It’s been a while since I’ve taken a radiation course but I am taking one at the graduate level this semester. I think you’ll find it amusing (and perhaps unsurprising) that various topics in my atmospheric science education often provoke thoughts of deer hunting. One of the recent topics that came up in my radiation course is solar absorption and how it can affect the surrounding air behavior. Before I get into it I want to give a quick (jargon free as possible) crash course on solar radiation and absorption:
A term that often comes up with this topic is “Albedo.” The albedo of a surface describes the amount of solar radiation that is either reflected or absorbed by that surface. The scale for characterizing albedo is from 0 to 1. With 0 meaning all solar radiation is absorbed and 1 being all solar radiation is reflected. Dark colors tend to have a lower albedo, while light colors have a higher albedo. You’ve probably experienced this when wearing a black shirt in the summer time, IT’S HOT. The reason for this is that the black color of your shirt is absorbing high amounts of solar radiation. The opposite can be said for why you feel cooler when you wear a white shirt in the summer, most of that radiation is being reflected.
Now, the way that this applies to a deer hunting situation is that different terrain features are going to have different albedos. Dark colored dirt is going to be absorbing high amounts of radiation and heating up. This leads to rising warm air over the surface of the dark dirt, or what we as hunters refer to as “thermals.” You can’t necessarily look at any given hunting location and know exactly what kind of albedos you’re going to be dealing with, but you can get an idea. If you’re hunting in a spot where there’s a lot of dark colored dirt, you can probably expect thermals to be more of an issue than they are in an area with lots of light colored grass or leaves. Does this mean there are no thermals in those spots? Absolutely not, and if you pay attention to these things I don’t think I need to tell you that. However, this is a piece of information you can take with you into the field and apply it in situations where it’s maybe more obvious.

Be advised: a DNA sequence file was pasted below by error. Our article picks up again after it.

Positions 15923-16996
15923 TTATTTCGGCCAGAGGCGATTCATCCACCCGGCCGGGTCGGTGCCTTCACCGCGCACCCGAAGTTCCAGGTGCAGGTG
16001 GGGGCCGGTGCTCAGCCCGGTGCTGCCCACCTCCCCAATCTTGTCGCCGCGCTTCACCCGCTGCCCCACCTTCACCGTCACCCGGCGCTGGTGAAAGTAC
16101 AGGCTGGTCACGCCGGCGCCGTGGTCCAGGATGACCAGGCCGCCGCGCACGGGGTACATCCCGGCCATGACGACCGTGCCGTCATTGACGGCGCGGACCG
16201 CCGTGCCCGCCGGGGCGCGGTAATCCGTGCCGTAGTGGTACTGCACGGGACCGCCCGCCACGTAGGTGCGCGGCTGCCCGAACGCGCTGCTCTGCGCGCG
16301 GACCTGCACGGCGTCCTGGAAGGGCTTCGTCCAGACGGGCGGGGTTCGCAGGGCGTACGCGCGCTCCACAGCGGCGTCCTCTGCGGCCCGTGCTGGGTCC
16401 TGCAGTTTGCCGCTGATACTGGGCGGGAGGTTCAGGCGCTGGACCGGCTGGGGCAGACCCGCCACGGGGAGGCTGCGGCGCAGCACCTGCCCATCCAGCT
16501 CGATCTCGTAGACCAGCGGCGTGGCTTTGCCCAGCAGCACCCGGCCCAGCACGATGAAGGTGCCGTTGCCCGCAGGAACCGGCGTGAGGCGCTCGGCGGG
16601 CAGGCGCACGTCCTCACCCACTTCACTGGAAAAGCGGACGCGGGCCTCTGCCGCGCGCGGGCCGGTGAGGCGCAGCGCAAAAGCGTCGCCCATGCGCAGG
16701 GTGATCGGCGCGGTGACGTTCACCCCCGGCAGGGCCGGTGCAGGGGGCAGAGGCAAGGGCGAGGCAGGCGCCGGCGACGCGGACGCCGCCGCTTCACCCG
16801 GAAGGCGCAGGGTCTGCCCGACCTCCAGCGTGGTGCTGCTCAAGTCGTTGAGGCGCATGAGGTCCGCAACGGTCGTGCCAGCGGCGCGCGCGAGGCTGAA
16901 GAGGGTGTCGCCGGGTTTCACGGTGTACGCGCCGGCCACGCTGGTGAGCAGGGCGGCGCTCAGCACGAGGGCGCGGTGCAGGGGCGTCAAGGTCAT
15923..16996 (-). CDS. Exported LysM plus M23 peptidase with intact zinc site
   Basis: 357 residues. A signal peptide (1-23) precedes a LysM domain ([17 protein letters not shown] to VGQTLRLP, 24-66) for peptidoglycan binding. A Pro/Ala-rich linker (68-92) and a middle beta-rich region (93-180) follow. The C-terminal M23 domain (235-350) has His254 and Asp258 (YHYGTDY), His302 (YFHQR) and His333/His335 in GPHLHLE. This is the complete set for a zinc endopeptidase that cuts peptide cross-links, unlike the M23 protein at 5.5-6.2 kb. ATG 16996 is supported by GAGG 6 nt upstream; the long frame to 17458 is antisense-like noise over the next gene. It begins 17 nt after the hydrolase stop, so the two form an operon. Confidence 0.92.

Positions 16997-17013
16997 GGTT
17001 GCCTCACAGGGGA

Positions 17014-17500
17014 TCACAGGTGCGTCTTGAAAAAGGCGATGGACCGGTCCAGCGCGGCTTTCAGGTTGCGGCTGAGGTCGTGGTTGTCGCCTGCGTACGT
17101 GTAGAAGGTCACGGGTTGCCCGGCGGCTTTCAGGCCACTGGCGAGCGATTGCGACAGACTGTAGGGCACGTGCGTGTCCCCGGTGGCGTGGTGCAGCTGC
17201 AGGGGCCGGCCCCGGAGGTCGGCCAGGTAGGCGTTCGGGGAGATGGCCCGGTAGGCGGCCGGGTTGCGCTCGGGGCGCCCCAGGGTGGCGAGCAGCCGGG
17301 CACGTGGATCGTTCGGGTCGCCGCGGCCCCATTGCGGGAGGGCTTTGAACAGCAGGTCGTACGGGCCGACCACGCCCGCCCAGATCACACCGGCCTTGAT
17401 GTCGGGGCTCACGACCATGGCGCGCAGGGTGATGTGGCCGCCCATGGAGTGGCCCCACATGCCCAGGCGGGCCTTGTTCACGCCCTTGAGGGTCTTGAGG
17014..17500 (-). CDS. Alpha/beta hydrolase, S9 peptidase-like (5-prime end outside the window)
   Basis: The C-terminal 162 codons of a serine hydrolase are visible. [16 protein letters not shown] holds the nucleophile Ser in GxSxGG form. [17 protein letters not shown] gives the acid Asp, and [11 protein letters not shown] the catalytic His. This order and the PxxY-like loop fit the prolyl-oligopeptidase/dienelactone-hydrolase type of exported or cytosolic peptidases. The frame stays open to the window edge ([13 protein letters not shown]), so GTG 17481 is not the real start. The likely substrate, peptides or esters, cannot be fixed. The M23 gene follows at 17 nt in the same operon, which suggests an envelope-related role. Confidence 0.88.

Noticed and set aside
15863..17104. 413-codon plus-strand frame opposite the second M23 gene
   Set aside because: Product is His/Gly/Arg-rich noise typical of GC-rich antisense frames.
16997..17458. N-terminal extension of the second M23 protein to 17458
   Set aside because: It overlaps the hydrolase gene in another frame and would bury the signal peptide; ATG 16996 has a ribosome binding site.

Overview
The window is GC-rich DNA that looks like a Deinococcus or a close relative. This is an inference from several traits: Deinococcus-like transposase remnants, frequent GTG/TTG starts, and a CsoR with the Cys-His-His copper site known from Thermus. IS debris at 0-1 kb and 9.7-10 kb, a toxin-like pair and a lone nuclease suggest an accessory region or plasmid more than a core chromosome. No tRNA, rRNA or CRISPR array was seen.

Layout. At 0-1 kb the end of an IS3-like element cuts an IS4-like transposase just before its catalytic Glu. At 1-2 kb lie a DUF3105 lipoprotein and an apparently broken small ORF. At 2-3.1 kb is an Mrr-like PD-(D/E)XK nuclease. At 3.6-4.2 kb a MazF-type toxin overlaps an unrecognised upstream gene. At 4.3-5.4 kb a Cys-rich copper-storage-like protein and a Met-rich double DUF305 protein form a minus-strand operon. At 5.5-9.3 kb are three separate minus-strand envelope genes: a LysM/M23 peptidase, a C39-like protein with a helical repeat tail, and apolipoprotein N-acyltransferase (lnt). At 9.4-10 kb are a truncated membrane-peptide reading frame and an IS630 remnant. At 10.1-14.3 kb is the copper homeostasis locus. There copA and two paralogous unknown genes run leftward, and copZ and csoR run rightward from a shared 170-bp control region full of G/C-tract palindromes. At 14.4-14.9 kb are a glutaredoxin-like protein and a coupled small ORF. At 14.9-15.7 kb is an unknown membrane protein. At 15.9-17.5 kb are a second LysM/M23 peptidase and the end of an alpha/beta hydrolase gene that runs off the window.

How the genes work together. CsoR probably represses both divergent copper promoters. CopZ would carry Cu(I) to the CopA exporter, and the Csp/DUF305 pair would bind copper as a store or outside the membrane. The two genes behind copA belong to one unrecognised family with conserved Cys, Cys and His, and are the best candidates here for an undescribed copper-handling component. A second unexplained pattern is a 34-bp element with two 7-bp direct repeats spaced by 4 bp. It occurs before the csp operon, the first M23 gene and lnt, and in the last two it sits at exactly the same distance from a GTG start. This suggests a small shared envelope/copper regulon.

One of the more interesting aspects of this discussion (to me) is that there is a very pronounced effect over water. Water is much more difficult to heat than land and thermals are close to zero over bodies of water (with possibly the exception of small bodies of stagnant water that have more time to heat up). There is an episode from “The Hunting Public” where Aaron Warbritton drops some milkweed from his stand and it floats over a creek next to them. The milkweed floats on thermals until it is over the water and it almost immediately sinks down. The water doesn’t necessarily “pull” it down, there’s just no rising air underneath it to keep it up. This is extremely advantageous to a hunter. As long is there isn’t a super strong wind to blow your scent well over the water before it has time to sink, it will sink down into the water. So, with the right wind, you could set up with your scent blowing out over a body of water and there is almost no way a deer will be able to pick up your wind scent unless they are standing in the middle of that water. Ground scent is another story of course.
So, as always do with this information what you see appropriate. I don’t necessarily believe in trying to “advise” people on how to hunt and apply information. I’m not an expert on deer or hunting. Maybe when I’m 60 with a room full of mature bucks I’ll entertain that notion, but probably not. I have a piece of paper that says I’m technically an “expert” in meteorology, but any wise man knows there’s always much more to learn.